Optics is the branch of physics that deals with light and its properties and behavior. It is a vast science covering many simple and complex subjects ranging from the reflection of light off a metallic surface to create an image, to the interaction of multiple layers of coating to create a high optical density rugate notch filter. As such, it is important to learn the basic theoretical foundations governing the electromagnetic spectrum, interference, reflection, refraction, dispersion, and diffraction before picking the best component for one's optics, imaging, and/or photonics applications.
THE ELECTROMAGNETIC SPECTRUM
Light is a type of electromagnetic radiation usually characterized by the length of the radiation of interest, specified in terms of wavelength, or lambda (λ). Wavelength is commonly measured in nm (10-9 meters) or μm (10-6 meters). The electromagnetic spectrum encompasses all wavelengths of radiation ranging from long wavelengths (radio waves) to very short wavelengths (gamma rays); Figure 1 illustrates this vast spectrum. The most relevant wavelengths to optics are the ultraviolet, visible, and infrared ranges. Ultraviolet (UV) rays, defined as 1– 400nm, are used in tanning beds and are responsible for sunburns. Visible rays, defined as 400 - 750nm, comprise the part of the spectrum that can be perceived by the human eye and make up the colors people see. The visible range is responsible for rainbows and the familiar ROYGBIV - the mnemonic many learn in school to help memorize the wavelengths of visible light starting with the longest wavelength to the shortest. Lastly, infrared (IR) rays, defined as 750nm – 1000μm, are used in heating applications. IR radiation can be broken up further into near-infrared (750nm - 3μm), mid-wave infrared (3 - 30μm) and far-infrared (30 – 1000μm).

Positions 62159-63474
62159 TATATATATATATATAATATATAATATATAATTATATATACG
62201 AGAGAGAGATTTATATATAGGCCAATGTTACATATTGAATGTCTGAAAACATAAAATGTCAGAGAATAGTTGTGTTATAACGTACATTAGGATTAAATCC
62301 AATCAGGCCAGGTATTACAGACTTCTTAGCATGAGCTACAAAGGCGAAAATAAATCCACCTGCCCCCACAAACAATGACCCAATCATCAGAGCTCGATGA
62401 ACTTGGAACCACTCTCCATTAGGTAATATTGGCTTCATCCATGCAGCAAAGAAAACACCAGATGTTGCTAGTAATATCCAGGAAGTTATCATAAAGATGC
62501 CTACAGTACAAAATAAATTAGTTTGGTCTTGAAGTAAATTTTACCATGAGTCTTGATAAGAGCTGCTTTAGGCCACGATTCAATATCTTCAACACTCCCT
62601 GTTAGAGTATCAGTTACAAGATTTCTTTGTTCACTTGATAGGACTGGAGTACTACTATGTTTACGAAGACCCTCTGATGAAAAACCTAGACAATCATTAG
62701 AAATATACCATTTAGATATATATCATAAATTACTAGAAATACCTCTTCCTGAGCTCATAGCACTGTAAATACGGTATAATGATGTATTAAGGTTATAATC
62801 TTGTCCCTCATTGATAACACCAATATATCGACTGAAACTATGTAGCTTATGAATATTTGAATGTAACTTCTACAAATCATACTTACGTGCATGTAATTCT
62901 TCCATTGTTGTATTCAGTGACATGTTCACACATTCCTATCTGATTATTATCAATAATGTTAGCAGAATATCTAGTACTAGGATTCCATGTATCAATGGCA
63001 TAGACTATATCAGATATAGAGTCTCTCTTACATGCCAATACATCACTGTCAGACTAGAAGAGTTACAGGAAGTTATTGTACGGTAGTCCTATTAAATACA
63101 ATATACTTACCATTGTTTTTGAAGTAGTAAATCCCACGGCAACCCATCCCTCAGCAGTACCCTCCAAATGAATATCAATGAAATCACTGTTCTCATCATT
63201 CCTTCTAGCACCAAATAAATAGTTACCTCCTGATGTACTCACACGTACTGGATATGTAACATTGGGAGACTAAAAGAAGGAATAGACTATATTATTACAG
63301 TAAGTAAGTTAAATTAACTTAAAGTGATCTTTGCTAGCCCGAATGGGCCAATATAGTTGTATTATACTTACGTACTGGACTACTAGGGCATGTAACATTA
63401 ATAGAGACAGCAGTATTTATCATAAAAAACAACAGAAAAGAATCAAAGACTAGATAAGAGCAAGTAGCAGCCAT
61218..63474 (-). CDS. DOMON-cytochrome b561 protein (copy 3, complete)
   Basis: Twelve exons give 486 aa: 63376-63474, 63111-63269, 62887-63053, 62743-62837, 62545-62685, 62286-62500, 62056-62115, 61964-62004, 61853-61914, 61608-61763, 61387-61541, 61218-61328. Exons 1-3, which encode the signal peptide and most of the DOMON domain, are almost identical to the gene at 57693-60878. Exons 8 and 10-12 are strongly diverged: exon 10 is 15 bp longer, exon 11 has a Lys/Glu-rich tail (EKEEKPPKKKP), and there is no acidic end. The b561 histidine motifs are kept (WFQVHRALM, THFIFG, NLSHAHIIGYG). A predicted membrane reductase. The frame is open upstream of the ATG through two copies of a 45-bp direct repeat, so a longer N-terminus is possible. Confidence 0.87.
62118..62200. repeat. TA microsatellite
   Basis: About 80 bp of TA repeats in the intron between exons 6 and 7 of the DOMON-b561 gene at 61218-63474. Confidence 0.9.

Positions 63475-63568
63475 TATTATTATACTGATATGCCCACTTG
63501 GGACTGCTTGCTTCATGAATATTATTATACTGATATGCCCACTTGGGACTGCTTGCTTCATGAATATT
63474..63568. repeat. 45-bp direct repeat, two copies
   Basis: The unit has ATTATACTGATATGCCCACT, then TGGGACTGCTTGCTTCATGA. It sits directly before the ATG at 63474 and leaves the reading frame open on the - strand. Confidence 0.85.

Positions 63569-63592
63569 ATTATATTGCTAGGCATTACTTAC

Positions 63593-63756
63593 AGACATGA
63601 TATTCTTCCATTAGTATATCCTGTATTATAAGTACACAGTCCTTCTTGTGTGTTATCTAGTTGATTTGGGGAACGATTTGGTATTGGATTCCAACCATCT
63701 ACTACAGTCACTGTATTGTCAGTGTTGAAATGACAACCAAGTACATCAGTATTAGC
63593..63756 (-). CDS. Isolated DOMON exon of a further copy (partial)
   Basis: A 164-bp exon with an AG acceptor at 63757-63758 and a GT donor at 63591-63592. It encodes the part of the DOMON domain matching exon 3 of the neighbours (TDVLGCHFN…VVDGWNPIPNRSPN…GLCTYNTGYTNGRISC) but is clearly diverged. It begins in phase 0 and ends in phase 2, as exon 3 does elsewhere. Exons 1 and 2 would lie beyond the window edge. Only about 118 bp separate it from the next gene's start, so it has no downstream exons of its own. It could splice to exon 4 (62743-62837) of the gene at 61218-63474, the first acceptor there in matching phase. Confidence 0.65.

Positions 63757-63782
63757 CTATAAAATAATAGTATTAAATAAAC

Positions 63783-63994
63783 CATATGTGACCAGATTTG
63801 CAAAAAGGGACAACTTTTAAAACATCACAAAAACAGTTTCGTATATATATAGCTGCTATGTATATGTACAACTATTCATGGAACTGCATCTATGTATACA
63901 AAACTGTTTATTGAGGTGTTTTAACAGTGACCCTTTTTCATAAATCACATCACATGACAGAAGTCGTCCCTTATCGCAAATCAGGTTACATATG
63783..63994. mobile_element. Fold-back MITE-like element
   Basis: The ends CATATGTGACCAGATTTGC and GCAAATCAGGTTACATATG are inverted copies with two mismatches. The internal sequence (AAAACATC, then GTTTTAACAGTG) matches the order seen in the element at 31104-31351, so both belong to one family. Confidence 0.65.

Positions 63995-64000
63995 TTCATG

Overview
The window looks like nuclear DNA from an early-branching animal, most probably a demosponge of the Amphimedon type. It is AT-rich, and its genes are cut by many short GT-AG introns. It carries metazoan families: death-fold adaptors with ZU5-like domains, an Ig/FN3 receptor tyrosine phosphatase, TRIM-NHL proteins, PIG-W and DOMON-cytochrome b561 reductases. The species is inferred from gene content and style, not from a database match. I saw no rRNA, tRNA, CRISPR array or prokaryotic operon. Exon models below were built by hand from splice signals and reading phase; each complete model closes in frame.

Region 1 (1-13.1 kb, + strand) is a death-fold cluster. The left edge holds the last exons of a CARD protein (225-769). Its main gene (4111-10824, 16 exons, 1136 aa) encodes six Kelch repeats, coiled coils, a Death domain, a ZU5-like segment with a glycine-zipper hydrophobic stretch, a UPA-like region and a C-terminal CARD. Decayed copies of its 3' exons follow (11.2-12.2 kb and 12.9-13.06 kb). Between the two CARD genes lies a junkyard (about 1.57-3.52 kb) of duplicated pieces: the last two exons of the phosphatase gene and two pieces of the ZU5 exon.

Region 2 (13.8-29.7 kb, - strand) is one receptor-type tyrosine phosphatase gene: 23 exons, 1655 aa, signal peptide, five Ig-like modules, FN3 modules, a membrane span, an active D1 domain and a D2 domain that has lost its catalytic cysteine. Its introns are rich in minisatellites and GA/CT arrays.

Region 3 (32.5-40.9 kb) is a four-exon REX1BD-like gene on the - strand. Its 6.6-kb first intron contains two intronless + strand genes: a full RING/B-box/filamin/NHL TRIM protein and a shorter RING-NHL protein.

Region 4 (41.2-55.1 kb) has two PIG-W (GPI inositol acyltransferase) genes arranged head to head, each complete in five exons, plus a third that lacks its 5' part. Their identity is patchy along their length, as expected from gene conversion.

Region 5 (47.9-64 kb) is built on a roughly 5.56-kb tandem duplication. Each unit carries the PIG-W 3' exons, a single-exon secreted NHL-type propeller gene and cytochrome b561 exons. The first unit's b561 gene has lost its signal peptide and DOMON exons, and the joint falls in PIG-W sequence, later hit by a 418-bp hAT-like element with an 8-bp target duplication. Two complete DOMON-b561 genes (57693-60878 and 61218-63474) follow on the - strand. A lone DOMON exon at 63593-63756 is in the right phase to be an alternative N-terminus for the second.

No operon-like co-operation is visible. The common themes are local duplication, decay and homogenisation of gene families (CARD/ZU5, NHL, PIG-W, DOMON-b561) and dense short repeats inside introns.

Figure 1: Electromagnetic Spectrum [View Larger Image]
Isaac Newton (1643 - 1727) was one of the first physicists to propose that light was comprised of small particles. A century later, Thomas Young (1773 - 1829) proposed a new theory of light which demonstrated light's wave qualities. In his double-slit experiment, Young passed light through two closely spaced slits and found that the light interfered with itself (Figure 2). This interference could not be explained if light was purely a particle, but could if light was a wave. Though light has both particle and wave characteristics, known as the wave-particle duality, the wave theory of light is important in optics while the particle theory in other branches of physics.
Interference occurs when two or more waves of light add together to form a new pattern. Constructive interference occurs when the troughs of the waves align with each other, while destructive interference occurs when the troughs of one wave align with the peaks of the other (Figure 3). In Figure 3, the peaks are indicated with blue and the troughs with red and yellow. Constructive interference of two waves results in brighter bands of light, whereas destructive interference results in darker bands. In terms of sound waves, constructive interference can make sound louder while destructive interference can cause dead spots where sound cannot be heard.
Interference is an important theoretical foundation in optics. Thinking of light as waves of radiation similar to ripples in water can be extremely useful. In addition, understanding this wave nature of light makes the concepts of reflection, refraction, dispersion and diffraction discussed in the following sections easier to understand.
Figure 2: Thomas Young's Double-Slit Experiment [View Larger Image]
Figure 3: Constructive and Destructive Interference [View Larger Image]
Reflection is the change in direction of a wavefront when it hits an object and returns at an angle. The law of reflection states that the angle of incidence (angle at which light approaches the surface) is equal to the angle of reflection (angle at which light leaves the surface). Figure 4 illustrates reflection from a first surface mirror. Ideally, if the reflecting surface is smooth, all of the reflected rays will be parallel, defined as specular, or regular, reflection. If the surface is rough, the rays will not be parallel; this is referred to as diffuse, or irregular, reflection. Mirrors are known for their reflective qualities which are determined by the material used and the coating applied.
Figure 4: Reflection from a First Surface Mirror [View Larger Image]